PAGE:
calling a function in select query

PARAG 2016-06-01 17:57:38


I am populating a temp table from a select query and in the select query I am calling a scalar valued function, passing the table columns as parameters to the function

Is there any performance hit involved in calling a scalar UDF as part of the select statement ?

Here is my select statement

    , jps.PrSKU
    , csn_warehouse.dbo.fnOrderCSV(CASE WHEN piid1 is not null THEN CAST(piid1 as varchar(max)) ELSE '' END 
                                    + CASE WHEN piid2 is not null THEN ',' + CAST(piid2 as varchar(max)) ELSE '' END 
                                    + CASE WHEN piid3 is not null THEN ',' + CAST(piid3 as varchar(max)) ELSE '' END ) AS 'OptionList' INTO #tmpActiveJJID
    FROM csn_product..tbljoinProductSupplier jps WITH(NOLOCK)
    INNER JOIN csn_order..tblSupplier s WITH(NOLOCK) ON COALESCE(s.SuParentSuID, s.SuID) = jps.SuID
    INNER JOIN csn_product..tblProduct pr WITH(NOLOCK) ON jps.PrSKU = pr.PrSKU
    INNER JOIN csn_order..tblSupplierExt se WITH(NOLOCK) ON s.SuID = se.SuID 
    WHERE PrStatus IN (2, 3, 4, 13, 17) 
    AND Dropships = 1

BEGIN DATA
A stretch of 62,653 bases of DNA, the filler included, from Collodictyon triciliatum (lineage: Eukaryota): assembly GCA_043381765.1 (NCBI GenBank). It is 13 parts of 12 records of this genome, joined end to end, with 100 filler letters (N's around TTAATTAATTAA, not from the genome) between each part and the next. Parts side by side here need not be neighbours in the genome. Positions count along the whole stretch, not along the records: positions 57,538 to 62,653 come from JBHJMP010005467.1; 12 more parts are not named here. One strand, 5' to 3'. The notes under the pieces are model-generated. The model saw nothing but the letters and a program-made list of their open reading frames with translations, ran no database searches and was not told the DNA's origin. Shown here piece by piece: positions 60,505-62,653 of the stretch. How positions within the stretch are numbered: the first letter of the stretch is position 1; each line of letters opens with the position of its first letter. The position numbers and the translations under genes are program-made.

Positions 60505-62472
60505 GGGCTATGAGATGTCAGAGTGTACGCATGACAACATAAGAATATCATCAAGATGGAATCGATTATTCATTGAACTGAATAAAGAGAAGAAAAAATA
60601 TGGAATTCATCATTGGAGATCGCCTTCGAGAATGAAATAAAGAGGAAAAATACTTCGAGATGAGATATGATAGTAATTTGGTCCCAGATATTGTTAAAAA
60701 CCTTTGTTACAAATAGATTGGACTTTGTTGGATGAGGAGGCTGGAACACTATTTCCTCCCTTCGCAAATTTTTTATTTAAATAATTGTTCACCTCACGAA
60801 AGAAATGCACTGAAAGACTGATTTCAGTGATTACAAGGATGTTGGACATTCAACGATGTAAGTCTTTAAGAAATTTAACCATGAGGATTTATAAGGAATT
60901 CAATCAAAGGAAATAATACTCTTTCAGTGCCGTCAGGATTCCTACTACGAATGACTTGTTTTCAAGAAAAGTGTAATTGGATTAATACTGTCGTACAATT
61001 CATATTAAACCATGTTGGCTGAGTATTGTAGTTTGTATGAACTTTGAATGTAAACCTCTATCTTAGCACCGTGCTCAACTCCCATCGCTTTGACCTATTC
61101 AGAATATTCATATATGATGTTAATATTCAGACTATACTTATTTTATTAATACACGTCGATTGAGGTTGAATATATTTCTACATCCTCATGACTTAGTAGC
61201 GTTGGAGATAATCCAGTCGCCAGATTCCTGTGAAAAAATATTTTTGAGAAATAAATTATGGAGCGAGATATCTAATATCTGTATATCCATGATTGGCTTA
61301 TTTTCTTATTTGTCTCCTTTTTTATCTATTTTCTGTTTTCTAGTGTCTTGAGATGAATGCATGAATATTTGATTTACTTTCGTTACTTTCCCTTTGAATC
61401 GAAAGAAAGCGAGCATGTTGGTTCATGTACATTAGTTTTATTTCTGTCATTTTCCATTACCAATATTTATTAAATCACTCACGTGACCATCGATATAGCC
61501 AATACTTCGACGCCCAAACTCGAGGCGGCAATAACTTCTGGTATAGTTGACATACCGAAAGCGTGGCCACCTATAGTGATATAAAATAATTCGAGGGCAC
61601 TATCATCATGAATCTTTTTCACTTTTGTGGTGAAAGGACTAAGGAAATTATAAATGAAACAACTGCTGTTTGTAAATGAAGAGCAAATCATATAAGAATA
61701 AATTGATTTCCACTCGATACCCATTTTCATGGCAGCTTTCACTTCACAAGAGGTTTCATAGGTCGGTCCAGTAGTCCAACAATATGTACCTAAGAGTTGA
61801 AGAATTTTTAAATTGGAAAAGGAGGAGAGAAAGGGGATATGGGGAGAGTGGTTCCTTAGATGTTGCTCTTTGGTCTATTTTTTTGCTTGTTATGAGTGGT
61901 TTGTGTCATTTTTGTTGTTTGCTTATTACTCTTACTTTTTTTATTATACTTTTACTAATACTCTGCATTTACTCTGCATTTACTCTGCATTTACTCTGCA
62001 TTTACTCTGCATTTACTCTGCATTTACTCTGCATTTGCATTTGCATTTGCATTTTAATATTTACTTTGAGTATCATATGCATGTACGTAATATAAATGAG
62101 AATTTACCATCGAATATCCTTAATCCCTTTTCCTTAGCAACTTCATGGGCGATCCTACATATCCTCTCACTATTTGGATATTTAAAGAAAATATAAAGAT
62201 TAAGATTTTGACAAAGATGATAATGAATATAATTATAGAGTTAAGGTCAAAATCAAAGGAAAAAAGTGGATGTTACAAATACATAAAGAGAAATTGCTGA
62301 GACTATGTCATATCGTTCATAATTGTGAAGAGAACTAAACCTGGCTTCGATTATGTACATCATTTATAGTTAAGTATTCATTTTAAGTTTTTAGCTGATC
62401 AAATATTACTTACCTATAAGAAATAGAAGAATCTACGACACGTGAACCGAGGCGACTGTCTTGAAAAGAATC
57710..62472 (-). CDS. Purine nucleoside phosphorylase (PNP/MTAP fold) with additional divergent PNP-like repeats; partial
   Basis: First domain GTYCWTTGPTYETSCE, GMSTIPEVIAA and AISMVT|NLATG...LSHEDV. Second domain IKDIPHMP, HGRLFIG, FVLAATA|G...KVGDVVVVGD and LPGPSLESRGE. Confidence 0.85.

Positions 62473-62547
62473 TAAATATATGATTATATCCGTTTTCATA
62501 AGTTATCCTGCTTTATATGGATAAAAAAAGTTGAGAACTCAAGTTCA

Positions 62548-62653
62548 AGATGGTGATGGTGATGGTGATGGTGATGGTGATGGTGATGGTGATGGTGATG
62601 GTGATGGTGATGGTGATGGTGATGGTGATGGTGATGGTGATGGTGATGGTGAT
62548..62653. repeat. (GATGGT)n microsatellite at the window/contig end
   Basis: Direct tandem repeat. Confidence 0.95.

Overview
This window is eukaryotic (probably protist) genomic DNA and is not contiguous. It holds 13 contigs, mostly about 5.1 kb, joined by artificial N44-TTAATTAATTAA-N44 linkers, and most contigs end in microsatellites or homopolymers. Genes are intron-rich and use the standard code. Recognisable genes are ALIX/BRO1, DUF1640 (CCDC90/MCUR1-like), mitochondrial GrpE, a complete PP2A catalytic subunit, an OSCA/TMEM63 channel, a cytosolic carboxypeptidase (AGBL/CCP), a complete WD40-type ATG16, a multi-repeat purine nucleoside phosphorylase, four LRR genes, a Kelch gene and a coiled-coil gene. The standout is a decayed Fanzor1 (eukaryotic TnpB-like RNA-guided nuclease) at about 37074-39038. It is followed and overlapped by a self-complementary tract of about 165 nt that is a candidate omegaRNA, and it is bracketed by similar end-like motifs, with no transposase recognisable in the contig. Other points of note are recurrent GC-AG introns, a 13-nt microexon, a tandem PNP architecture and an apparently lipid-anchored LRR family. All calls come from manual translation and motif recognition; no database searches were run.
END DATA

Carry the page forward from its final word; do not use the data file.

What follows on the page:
AND SuSiID = 1
    AND ((ISNULL(SuInventoryFeedLevel,0) <> 2 AND SuParentSuID IS NULL) OR (ISNULL(SuInventoryFeedLevel,0) = 2 AND SuParentSuID IS NOT NULL))


SQLkiwi 2016-06-02 05:56:29
Yes, there is a huge overhead.

In your example, the function would be executed over 5 million times. Even if the function performs no data access, the overhead of simply calling the function that many times will be very noticeable. If the function accesses data (e.g. other tables) it will be even worse.

Using a T-SQL scalar function also means the query plan cannot use parallelism.

In general, T-SQL scalar functions are best avoided (unless, perhaps, you can guarantee they will only be called a very small number of times). There are almost always better alternatives.